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    We have n DEV environments (at least one per developer), CI, TEST, STAGE, and multiple PROD (one per customer). STAGE is only allowed realistic data; TEST and below anything goes.
    – Joshua
    Jul 26 at 22:15
  • 1
    This answer opened my eyes a little bit, in terms of why to have a separate Dev environment. Containers can help with integration testing during local development (like with a containerized database), but if it's for local development, they're still in more of a "test tube" on the developer's personal machine or wherever. Jul 27 at 19:07
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Often, the tests that are run as part of a build are done in a clean environment. The build server establishes a new database, and the tests are responsible for seeding the necessary data for test execution. This is fine to get rapid feedback on if the system is behaving as expected. However, it doesn't find issues that may exist in your deploy scripts, database migrations, non-test configuration files, and anything else that may not be exercised in testing. Deploying to an environment also gives people the chance to interact with the system and perform user acceptance testing or exploratory testing to find potential defects sooner.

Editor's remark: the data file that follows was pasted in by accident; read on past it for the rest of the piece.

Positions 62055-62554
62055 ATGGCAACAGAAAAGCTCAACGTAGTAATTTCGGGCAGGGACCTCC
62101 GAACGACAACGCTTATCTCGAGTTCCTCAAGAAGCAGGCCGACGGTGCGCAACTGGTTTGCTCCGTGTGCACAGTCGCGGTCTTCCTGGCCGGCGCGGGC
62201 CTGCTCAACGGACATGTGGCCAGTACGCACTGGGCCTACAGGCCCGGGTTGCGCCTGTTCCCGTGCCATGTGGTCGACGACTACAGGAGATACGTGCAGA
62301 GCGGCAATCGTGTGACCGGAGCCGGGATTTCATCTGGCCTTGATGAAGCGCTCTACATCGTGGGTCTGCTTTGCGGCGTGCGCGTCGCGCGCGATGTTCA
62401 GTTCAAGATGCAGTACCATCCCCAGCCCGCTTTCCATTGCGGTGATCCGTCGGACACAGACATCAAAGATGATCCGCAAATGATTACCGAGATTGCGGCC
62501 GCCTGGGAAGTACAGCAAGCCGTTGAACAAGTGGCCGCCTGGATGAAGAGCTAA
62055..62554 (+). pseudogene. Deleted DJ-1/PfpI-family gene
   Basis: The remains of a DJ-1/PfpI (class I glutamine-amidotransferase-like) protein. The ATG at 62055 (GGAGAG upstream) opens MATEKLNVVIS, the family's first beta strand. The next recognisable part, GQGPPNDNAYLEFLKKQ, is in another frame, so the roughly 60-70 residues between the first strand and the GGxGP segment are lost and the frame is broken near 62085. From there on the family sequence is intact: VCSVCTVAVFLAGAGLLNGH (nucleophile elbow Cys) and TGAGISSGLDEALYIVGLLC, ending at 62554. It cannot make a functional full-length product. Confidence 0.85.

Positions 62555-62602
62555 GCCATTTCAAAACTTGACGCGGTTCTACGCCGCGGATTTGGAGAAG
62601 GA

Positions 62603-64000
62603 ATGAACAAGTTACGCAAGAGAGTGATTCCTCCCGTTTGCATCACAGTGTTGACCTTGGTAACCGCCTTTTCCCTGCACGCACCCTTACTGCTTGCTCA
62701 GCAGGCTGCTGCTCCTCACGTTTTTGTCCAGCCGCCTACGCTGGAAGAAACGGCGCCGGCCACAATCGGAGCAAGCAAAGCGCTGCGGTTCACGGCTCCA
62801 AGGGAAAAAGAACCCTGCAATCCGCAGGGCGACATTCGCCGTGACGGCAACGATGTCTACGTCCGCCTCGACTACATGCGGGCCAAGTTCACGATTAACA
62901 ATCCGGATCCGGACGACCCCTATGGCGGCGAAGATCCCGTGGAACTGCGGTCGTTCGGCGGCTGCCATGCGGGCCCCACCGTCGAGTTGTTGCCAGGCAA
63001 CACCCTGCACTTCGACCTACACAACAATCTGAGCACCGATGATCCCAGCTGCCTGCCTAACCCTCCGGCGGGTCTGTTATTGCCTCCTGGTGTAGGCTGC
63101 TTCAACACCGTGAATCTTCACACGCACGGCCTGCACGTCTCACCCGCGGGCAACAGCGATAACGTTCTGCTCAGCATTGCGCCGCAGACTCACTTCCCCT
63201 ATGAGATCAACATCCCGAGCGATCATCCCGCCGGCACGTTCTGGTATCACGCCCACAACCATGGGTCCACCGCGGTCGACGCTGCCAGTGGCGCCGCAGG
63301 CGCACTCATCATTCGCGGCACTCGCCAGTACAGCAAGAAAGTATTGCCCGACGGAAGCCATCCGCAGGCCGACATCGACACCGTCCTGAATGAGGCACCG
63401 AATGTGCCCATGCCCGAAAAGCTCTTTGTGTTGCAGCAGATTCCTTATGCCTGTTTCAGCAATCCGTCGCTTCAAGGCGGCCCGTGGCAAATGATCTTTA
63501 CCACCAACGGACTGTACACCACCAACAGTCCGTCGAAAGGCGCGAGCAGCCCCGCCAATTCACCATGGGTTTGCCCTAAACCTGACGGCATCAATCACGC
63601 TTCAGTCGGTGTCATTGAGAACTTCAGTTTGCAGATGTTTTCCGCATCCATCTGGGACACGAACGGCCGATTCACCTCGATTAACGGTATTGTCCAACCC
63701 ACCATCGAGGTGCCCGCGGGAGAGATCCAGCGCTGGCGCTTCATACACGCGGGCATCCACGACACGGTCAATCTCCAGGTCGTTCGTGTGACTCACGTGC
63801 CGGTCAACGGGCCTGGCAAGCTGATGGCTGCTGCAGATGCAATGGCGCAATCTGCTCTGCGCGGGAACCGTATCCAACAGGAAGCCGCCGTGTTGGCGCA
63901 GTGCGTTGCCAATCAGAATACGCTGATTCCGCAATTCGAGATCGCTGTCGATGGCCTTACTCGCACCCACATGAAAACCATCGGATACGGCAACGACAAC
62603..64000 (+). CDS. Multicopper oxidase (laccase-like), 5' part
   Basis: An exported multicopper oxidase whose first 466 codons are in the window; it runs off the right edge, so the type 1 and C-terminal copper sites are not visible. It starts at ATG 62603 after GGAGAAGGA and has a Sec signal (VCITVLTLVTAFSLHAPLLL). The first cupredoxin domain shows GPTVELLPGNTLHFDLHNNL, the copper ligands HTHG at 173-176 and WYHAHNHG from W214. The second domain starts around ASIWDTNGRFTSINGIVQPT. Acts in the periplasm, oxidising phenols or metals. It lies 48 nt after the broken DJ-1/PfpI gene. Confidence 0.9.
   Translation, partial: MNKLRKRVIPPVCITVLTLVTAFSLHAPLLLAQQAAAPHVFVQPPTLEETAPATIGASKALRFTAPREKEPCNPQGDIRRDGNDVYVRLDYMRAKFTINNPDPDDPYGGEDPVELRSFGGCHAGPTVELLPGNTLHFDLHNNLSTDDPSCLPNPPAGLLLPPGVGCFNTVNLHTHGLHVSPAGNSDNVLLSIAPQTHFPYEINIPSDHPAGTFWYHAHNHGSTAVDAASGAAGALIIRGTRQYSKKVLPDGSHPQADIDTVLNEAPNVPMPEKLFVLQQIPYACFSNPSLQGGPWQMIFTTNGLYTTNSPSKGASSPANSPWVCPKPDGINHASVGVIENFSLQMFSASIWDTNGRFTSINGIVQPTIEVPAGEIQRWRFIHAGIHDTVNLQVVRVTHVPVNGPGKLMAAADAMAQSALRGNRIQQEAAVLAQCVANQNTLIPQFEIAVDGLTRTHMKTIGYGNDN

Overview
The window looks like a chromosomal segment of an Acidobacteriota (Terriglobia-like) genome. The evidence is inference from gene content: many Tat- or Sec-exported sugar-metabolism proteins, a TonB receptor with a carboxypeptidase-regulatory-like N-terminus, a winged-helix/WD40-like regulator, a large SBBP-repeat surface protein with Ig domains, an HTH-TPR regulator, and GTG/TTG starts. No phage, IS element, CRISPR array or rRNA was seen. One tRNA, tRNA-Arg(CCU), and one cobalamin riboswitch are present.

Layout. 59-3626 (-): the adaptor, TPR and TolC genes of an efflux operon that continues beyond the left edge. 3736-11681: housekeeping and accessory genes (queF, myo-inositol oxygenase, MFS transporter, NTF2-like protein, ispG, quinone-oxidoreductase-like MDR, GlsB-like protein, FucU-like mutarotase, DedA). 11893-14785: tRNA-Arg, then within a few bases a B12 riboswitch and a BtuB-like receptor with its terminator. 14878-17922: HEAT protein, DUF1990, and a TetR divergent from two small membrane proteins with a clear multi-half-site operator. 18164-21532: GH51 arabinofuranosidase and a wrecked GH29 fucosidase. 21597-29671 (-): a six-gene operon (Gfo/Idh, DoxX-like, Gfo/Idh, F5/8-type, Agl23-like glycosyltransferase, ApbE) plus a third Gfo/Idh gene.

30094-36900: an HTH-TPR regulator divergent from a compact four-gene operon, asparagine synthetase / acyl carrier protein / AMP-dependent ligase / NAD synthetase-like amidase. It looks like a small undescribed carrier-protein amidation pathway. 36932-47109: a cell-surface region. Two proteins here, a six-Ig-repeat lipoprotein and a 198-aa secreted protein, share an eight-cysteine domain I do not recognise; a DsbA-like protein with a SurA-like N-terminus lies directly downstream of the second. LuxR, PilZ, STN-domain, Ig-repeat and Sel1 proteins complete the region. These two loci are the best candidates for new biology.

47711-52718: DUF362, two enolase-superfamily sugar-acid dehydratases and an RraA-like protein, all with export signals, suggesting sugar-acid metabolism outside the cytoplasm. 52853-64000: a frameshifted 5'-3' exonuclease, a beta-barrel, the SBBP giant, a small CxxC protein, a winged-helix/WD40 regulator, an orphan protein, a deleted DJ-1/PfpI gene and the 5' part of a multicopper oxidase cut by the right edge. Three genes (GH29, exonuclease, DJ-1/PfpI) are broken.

As far as what the environment is called, that doesn't matter so much. Some organizations have more environments than others. For example, you may have a development environment where the development teams have full access to the infrastructure and a staging environment under more control. This ensures that developers have a place to experiment with changes to infrastructure and configuration while also having a place that is very close (if not identical) to production to be able to apply changes to code and configuration. The number and types of environments, along with what you call them, will depend on your team's or organization's process.

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I think your question amounts to saying, "Why have a Development environment at all?" Please explain if you mean something different.